“Black Americans, on the other hand, find it almost impossible to think about ‘fairness’ or ‘justice’ in anything but racial terms — because of our nation’s historical record of unfairness and injustice to our race,” wrote Carson. “As I said in the previous chapter, no matter how often we are told we need to ‘get over’ the past, white people need to understand these things are not easy for us to forget.”

Carson noted white Americans view racial violence only in a modern context.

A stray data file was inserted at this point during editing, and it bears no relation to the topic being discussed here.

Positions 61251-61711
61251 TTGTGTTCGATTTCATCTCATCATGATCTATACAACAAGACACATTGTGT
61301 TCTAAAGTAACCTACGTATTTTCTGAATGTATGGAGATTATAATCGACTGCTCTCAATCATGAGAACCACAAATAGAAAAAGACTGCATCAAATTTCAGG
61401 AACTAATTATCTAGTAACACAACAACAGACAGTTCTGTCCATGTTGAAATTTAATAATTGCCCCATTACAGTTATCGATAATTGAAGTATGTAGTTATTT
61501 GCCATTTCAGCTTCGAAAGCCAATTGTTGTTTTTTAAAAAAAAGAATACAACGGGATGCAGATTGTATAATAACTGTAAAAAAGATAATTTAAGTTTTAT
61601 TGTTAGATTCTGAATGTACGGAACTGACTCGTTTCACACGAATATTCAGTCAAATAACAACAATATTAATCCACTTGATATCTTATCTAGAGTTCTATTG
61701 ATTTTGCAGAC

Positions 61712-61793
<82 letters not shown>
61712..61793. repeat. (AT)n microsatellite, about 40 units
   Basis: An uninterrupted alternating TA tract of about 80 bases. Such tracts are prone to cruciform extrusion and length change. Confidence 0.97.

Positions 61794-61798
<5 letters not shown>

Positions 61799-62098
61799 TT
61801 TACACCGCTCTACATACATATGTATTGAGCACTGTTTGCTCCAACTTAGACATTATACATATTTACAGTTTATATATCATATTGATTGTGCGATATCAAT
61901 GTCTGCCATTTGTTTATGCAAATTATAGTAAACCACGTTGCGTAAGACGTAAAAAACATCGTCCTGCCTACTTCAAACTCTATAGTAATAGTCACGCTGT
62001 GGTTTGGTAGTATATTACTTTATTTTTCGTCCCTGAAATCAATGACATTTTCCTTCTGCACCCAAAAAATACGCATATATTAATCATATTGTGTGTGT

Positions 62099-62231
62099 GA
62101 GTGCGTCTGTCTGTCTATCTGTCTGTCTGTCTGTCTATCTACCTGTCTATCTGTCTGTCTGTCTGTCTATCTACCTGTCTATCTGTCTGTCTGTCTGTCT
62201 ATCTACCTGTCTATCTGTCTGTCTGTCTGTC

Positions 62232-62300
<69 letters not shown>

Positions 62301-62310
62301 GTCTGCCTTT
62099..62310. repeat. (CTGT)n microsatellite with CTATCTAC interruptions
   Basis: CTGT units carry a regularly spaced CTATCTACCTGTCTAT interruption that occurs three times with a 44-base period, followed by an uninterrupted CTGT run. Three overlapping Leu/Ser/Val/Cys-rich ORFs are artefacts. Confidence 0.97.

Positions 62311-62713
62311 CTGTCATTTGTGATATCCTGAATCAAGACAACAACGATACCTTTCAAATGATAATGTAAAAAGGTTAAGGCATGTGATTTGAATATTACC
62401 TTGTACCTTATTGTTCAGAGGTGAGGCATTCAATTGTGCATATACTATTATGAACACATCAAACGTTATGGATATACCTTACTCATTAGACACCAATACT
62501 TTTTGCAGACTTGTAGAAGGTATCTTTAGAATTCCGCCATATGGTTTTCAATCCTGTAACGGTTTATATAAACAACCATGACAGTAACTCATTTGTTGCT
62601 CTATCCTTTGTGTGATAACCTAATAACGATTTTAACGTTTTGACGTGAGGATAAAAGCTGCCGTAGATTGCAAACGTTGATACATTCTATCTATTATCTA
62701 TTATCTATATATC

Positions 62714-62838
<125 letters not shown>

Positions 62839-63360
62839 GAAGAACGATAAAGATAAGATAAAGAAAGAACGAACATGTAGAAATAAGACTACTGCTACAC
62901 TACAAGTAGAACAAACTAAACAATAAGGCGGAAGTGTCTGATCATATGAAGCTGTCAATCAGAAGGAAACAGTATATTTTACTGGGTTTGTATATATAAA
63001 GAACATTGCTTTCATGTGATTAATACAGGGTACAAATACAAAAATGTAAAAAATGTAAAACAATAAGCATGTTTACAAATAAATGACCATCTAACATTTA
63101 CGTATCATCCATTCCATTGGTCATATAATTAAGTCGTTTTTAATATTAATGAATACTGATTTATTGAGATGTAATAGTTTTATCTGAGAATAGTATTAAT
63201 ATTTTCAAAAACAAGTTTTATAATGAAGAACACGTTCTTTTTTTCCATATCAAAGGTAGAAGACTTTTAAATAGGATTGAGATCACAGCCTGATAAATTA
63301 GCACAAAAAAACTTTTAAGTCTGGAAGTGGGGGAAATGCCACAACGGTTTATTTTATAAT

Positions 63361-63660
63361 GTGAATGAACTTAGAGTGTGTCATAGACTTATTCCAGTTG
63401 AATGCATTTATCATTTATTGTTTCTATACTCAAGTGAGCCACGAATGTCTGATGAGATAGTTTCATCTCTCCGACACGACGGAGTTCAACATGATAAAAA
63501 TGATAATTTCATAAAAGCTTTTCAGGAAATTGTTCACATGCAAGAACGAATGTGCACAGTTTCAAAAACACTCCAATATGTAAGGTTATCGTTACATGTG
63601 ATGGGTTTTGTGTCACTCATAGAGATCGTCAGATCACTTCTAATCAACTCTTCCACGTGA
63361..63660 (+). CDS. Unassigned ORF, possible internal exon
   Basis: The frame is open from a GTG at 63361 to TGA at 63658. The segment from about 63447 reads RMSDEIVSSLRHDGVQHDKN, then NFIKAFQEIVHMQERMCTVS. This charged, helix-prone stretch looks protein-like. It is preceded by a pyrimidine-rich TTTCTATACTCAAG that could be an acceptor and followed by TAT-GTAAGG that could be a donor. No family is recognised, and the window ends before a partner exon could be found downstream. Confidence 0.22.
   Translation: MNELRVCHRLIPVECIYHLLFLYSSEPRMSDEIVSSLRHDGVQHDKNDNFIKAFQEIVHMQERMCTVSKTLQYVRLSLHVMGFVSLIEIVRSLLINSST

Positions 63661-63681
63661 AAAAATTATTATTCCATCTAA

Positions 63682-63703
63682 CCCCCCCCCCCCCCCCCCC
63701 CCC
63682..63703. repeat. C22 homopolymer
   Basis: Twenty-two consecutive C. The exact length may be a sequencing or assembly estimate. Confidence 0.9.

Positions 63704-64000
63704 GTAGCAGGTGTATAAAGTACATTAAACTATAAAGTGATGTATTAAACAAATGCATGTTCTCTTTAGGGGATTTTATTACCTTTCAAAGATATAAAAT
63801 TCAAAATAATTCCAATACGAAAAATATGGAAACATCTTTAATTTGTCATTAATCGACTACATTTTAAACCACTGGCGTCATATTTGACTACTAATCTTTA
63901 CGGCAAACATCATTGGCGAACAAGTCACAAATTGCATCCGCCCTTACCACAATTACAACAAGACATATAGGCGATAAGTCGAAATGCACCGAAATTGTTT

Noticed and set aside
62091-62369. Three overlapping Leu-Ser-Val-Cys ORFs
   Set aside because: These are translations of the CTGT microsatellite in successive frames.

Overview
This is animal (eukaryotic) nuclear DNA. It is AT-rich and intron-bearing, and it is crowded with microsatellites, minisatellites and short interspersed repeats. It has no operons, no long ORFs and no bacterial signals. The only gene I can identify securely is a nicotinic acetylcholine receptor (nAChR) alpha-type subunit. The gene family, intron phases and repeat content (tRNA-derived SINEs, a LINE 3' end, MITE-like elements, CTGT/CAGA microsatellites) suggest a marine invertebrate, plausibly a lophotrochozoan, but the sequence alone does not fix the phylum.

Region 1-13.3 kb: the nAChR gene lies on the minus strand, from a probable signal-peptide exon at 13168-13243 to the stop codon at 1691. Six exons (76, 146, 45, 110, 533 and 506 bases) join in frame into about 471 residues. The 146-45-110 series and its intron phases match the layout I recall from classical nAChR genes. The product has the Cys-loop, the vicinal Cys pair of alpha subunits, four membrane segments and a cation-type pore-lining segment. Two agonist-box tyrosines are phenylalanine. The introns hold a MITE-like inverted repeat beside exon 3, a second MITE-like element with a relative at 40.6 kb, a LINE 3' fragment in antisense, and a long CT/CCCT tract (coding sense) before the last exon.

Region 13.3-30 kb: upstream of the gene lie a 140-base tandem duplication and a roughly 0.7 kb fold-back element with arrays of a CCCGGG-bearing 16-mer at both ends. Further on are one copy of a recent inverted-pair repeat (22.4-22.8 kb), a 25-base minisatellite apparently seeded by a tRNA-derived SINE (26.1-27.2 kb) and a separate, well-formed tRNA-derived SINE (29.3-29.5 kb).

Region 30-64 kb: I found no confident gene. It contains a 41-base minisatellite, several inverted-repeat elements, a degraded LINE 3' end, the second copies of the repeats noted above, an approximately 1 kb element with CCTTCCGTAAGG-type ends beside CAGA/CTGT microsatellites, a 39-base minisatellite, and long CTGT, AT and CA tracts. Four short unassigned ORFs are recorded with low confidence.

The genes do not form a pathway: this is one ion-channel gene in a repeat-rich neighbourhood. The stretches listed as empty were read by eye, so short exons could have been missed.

“White people think of racial violence in a modern context — such as the black riots that erupted in the wake of the Rodney King verdict,” he wrote. “They have no grasp on the history of racial violence in this country — as illustrated by their total unawareness of what Newsweek (Dec. 8, 1997) admitted were ‘two [facts] that every American should know. Between 1885 and 1900, at least 2,500 blacks were lynched or murdered as the KKK consolidated its hold on the post-Reconstruction South. In 1741, 14 slaves were burned at the stake and 18 others were hanged because of fears of a slave revolt— in New York City.’”